You’ll soon be able to color calibrate your Apple TV from your iPhone

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One of the more under-the-radar announcements from Apple’s Spring loaded event was the new Apple TV screen calibration feature on the new Apple TV 4K. The premise is that you can tweak your connected TV’s color profile by simply pointing your iPhone’s True Depth sensors and if any inaccuracies are picked up the connected Apple TV will receive the correct color profiling and adjust the picture on the TV. Now, 9to5Mac is reporting that the screen calibration feature is also compatible with older Apple TV units daring back to 2015’s Apple TV HD.

You’ll soon be able to color calibrate your tvOS 14.5 running Apple TV from your iPhone

You’ll need the latest tvOS 14.5 (which comes out next week) and a compatible iPhone with Face ID running iOS 14.5 to get the calibration working.

Through an innovative color balance process, Apple TV works with iPhone and its advanced sensors to improve a television’s picture quality. Apple TV uses the light sensor in iPhone to compare the color balance to the industry-standard specifications used by cinematographers worldwide. Using this data, Apple TV automatically tailors its video output to deliver much more accurate colors and improved contrast — without customers ever having to adjust their television settings. – Apple TV calibration description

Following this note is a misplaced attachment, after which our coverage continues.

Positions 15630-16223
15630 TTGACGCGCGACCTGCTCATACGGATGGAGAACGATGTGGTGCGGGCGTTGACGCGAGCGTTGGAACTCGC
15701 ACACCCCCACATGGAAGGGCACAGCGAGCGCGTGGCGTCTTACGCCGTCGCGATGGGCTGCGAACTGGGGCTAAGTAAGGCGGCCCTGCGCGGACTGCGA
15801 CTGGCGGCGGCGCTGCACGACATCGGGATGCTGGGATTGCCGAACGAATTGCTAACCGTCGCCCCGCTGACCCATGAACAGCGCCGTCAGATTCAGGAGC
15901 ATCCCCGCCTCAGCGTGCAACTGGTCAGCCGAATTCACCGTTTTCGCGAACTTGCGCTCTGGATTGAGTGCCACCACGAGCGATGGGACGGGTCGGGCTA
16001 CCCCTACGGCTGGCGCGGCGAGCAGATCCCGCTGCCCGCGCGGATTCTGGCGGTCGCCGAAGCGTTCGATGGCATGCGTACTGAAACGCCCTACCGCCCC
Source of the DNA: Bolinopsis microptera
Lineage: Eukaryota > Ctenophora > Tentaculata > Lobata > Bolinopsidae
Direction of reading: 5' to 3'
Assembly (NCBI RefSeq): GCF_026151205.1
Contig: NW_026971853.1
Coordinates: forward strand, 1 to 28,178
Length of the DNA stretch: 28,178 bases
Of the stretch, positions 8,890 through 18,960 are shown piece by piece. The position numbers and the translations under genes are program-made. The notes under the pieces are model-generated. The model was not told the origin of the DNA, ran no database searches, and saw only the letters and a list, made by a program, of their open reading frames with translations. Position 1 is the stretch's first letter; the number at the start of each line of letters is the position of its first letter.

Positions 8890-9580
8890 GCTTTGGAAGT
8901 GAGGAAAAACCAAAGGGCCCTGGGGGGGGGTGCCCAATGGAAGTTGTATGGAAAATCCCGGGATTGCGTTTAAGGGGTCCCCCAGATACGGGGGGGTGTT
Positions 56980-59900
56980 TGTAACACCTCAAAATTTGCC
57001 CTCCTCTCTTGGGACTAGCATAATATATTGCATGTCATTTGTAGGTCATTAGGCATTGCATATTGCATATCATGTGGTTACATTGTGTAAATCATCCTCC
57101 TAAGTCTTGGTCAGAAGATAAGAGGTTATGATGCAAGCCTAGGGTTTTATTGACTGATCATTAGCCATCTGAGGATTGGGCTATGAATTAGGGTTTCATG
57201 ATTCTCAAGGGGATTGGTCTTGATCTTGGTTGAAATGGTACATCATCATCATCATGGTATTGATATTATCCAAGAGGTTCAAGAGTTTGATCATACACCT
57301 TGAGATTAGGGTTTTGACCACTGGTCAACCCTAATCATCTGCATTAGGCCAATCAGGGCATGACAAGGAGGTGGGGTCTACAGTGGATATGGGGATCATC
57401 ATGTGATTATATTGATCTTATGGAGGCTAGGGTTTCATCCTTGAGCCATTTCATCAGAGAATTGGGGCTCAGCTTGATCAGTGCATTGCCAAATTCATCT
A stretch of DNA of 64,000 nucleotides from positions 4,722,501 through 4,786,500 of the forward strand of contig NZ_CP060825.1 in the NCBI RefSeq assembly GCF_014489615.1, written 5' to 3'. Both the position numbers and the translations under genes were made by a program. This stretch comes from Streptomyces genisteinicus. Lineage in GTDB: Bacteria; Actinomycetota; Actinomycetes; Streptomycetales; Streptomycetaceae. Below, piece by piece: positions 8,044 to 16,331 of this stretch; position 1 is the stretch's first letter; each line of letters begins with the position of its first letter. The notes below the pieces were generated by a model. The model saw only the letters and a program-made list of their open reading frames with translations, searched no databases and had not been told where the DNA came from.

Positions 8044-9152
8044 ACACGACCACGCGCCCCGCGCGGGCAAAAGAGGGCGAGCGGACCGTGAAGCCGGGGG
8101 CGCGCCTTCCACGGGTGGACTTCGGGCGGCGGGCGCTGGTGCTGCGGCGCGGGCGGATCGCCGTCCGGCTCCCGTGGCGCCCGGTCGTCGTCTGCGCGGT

Calibrating your connected TV starts by unlocking your iPhone and then heading into the settings menu on your Apple TV. You then need to head to the Video and Audio menu and select Color Balance. After that, your Apple TV will give you a set of instructions on how to position your iPhone and the TV will flash several colors which will be analyzed by the True Depth sensors on the phone.

You’ll soon be able to color calibrate your tvOS 14.5 running Apple TV from your iPhone

Once the process is complete the connected Apple TV will select the optimal color profile based on the readings and apply it to all content coming from the Apple TV and not on other content from the TV.

According to the folks over at 9to5Mac, colors appeared warmer and more natural upon calibration though the process did not work on TVs with Dolby Vision.

Color calibration results (image: 9to5Mac)

Color calibration results (image: 9to5Mac)

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